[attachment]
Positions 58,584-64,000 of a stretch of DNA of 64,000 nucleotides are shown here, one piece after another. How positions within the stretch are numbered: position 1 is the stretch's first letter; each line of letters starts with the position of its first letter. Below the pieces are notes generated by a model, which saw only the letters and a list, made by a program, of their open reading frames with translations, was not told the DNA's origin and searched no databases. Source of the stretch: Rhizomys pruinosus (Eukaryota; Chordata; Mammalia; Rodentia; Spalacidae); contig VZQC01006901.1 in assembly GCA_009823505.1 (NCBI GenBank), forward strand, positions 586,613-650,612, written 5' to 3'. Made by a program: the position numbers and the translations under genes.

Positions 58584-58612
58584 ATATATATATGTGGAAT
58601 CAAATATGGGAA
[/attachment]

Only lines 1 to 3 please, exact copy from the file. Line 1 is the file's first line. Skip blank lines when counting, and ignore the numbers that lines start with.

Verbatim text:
Positions 58,584-64,000 of a stretch of DNA of 64,000 nucleotides are shown here, one piece after another. How positions within the stretch are numbered: position 1 is the stretch's first letter; each line of letters starts with the position of its first letter. Below the pieces are notes generated by a model, which saw only the letters and a list, made by a program, of their open reading frames with translations, was not told the DNA's origin and searched no databases. Source of the stretch: Rhizomys pruinosus (Eukaryota; Chordata; Mammalia; Rodentia; Spalacidae); contig VZQC01006901.1 in assembly GCA_009823505.1 (NCBI GenBank), forward strand, positions 586,613-650,612, written 5' to 3'. Made by a program: the position numbers and the translations under genes.

Positions 58584-58612
58584 ATATATATATGTGGAAT